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Sōtatsu: Making Waves

The Gods of Wind and Thunder

Depictions of the gods of wind and thunder circulated in Asia a millennia before they were depicted by Sōtatsu. With their respective attributes—a bag (wind) and drums (thunder)—these figural representations of natural forces were widely available in seventeenth-century Japan. Two wood sculptures from the Kamakura period (1185–1333), housed at the Sanjūsangen-dō temple complex, were likely accessible to Sōtatsu, who worked nearby. The thunder god figure also appears in narrative scrolls that describe the founding of Kitano Tenjin Shrine in northern Kyoto, which Sōtatsu may have known as well. The Gods of Wind and Thunder were revered by generations of painters, most notably Ogata Kōrin (1658–1716) and Sakai Hōitsu (1761–1828), who created their own versions in homage to Sōtatsu. The original paintings are now at the Kyoto National Museum, just a few blocks from the Kenninji temple where they once resided.


The Gods of Wind and Thunder
Digital image printed on washi with gold leaf applied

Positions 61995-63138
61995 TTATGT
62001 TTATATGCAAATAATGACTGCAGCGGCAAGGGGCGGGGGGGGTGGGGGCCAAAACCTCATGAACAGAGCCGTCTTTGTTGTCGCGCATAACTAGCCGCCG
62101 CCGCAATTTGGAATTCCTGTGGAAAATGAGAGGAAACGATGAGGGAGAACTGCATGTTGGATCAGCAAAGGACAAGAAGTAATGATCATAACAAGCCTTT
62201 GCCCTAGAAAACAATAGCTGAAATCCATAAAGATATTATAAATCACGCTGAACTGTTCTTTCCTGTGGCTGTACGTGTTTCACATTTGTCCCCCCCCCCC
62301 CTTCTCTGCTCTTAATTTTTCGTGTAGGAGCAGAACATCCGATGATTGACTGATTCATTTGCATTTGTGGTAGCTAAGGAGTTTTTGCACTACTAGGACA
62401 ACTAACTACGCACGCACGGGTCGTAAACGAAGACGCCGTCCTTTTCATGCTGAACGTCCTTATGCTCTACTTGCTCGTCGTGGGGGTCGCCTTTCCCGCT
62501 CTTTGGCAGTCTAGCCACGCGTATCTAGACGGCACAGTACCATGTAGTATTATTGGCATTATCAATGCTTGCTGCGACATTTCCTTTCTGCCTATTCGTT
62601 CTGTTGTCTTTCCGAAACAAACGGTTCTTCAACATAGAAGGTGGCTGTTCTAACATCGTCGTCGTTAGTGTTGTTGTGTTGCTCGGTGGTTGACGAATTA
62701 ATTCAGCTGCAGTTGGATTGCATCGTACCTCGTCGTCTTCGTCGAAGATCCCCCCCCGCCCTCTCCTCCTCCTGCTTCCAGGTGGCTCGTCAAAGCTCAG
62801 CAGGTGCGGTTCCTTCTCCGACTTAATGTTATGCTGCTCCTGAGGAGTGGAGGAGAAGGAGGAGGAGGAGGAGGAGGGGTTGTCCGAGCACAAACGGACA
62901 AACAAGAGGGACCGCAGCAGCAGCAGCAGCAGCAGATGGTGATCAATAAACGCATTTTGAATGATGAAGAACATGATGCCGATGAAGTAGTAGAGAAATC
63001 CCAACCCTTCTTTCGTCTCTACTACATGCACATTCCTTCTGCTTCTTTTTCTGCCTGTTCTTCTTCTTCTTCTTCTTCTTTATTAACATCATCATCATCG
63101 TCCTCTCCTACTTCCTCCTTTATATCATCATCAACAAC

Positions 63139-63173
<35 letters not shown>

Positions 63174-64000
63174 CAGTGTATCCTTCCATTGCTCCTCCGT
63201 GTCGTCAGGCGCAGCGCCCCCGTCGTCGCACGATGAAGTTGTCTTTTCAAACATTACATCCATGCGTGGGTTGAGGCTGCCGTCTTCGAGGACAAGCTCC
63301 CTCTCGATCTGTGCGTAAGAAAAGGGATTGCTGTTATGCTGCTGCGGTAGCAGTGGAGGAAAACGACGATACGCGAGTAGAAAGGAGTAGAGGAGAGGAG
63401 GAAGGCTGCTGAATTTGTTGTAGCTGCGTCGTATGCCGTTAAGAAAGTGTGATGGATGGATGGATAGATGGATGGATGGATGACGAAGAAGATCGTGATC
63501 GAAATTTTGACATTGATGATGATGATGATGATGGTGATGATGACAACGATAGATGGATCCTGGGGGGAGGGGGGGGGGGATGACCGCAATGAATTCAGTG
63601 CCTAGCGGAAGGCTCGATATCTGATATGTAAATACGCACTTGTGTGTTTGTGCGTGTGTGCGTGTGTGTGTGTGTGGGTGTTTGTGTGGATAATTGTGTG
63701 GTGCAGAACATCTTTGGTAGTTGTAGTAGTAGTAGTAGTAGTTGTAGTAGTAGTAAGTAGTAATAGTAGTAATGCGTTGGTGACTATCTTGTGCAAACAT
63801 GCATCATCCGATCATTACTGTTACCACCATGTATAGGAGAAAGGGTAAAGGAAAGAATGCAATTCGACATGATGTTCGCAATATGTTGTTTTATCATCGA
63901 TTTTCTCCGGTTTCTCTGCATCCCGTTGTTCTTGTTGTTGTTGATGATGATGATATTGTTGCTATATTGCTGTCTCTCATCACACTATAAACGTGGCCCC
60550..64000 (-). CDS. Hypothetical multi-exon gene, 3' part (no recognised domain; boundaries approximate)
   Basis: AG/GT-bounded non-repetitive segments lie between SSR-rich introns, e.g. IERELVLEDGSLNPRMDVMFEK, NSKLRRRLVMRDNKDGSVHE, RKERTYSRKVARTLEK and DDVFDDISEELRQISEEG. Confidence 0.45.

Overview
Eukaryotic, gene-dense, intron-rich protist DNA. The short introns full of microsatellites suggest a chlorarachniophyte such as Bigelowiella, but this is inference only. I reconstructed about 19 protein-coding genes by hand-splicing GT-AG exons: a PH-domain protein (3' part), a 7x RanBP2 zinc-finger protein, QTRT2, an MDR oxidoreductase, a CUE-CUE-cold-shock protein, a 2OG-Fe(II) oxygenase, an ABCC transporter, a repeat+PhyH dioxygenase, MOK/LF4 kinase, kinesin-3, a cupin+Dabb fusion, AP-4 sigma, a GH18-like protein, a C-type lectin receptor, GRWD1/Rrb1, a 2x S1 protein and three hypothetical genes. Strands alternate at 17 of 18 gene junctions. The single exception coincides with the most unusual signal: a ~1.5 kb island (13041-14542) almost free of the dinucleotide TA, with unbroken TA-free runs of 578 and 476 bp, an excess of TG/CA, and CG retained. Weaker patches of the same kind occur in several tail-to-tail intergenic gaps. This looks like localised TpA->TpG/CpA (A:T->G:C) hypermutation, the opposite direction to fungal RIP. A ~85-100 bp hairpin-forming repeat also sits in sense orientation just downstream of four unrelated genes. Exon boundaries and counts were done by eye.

Kenninji, Kyoto
High-resolution facsimile of The Gods of Wind and Thunder
Tawaraya Sōtatsu (act. ca. 1600–40)
Japan, 1600s
Ink, color, and gold leaf on paper
Designated National Treasure
Kyoto National Museum (long-term loan from Kenninji, Kyoto)






Additional Views
The Gods of Wind and Thunder The Gods of Wind and Thunder



We are excited to reopen the Freer in October 2017, following a renovation to allow us to better present our art and serve our visitors. The Sackler remains open, with a full lineup of exhibitions and events both in the museum and around DC. For your safety, all visitors will have their bags checked. See the complete list of restricted items and bag sizes.